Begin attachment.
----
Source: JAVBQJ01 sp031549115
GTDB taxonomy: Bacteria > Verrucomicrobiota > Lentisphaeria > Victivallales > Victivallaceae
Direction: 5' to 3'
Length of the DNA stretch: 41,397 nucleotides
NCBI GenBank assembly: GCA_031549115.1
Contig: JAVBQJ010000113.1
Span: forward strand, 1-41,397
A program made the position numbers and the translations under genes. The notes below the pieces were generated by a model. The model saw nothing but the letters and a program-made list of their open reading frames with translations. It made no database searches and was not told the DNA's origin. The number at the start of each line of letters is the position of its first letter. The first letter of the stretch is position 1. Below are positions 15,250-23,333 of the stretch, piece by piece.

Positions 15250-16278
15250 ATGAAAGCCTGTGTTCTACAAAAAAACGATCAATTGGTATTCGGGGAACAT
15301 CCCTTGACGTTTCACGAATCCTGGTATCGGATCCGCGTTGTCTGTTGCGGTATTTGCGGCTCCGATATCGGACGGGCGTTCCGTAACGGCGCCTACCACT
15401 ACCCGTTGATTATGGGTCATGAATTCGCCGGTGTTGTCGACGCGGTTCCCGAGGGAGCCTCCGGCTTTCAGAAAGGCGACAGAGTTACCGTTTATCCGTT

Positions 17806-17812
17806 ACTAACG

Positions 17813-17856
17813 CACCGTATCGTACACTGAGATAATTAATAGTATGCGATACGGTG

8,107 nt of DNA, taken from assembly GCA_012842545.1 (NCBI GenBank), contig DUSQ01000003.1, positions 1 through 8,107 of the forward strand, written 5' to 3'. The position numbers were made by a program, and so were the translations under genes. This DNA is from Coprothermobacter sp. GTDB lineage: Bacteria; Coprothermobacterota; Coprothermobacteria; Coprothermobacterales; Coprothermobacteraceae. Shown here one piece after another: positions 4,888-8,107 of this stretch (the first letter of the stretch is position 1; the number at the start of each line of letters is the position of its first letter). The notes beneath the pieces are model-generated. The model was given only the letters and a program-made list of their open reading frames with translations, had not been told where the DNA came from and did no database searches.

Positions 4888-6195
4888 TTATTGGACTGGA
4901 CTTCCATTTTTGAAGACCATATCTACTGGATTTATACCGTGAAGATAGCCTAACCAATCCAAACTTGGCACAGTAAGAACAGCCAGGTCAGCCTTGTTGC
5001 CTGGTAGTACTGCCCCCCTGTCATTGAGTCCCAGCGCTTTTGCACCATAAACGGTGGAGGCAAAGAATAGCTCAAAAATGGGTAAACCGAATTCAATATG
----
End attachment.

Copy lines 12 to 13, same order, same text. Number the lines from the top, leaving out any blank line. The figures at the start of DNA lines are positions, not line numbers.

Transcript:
15401 ACCCGTTGATTATGGGTCATGAATTCGCCGGTGTTGTCGACGCGGTTCCCGAGGGAGCCTCCGGCTTTCAGAAAGGCGACAGAGTTACCGTTTATCCGTT

Positions 17806-17812